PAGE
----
Further references Deutscher Kinderverein
  • Aid Agencies
  • Dialogbild
Children have rights - but in many cases they don't know them. The German Children's Association (Deutscher Kinderverein e.V.) draws attention to this and insists on more education: "Children are still not informed enough about their rights," notes Rainer Rettinger, managing director of the association. "Even educational professionals in schools, daycare centers and youth welfare offices are sometimes hardly informed about it."

The child protectors, together with the Dialogbild agency, have now developed an illustration that provides clear and concise information and explains basic rights in an understandable way. Although the articles of the UN Convention on the Rights of the Child cannot be enforced in court, the prohibition of corporal punishment and mental injury is laid down (§ 1631 of the German Civil Code), and children are also guaranteed the right to information and participation (§ 8 Para. 1 of Social Code Book VIII) and to confidential advice in emergency situations (§ 8 Para. 3 of Social Code Book VIII). In addition, every child has the right to be taken into care without giving reasons (§42 SGB VIII).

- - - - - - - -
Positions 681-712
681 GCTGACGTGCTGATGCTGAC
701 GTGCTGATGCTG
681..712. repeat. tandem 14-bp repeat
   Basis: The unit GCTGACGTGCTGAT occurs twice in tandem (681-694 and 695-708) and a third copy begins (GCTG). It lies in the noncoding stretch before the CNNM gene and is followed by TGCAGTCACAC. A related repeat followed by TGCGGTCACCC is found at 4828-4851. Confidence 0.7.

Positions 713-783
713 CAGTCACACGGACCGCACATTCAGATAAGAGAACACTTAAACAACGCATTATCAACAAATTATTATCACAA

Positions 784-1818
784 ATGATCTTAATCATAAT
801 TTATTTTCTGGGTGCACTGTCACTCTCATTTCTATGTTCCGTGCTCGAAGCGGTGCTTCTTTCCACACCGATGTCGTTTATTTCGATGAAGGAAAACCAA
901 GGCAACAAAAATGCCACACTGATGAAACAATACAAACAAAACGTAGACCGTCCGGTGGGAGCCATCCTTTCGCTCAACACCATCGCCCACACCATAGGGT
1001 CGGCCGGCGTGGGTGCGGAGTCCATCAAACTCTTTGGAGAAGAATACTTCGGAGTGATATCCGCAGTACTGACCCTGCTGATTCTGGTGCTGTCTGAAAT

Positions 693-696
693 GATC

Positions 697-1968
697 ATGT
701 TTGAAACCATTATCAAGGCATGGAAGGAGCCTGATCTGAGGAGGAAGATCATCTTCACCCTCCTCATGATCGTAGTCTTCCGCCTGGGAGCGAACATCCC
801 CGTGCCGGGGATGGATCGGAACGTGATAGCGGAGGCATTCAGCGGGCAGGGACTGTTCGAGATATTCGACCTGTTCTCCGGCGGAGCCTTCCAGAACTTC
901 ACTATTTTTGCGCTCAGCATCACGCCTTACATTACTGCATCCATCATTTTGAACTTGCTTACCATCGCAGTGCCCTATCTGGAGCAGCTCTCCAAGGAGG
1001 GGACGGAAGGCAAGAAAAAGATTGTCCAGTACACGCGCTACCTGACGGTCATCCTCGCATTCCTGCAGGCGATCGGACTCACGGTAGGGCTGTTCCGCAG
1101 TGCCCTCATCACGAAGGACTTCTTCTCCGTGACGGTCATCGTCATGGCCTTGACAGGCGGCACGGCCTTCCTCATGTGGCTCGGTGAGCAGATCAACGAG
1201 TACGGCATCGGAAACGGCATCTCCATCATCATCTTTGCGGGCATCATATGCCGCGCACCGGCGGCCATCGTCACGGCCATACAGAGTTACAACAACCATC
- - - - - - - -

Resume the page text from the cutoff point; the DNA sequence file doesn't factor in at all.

"It must be understood as part of the educational mission not to make violence and sexual abuse taboo but to openly mark it as wrong and punishable and to talk about it with children," says Rainer Rettinger. This is exactly where the dialogue picture comes in with its clear visual language.

The Children's Association believes that youth welfare offices in particular have a duty to inform children and adolescents about their rights. Practice shows that they are not informed of their rights to confidential counseling, to be taken into care, and to file complaints during risk assessment procedures and help plan discussions. Even on the homepages of many youth welfare offices one looks for this information in vain.

The German Children's Association (Deutscher Kinderverein e.V.) also demands that the legal right of all children who receive help with their upbringing to be informed about their rights of initiative and to have regular personal discussions in an environment suitable for children be safeguarded. Here, questions, wishes and dangers should be discussed with the specialist from the youth welfare office in child-friendly language and, as a rule, without parents.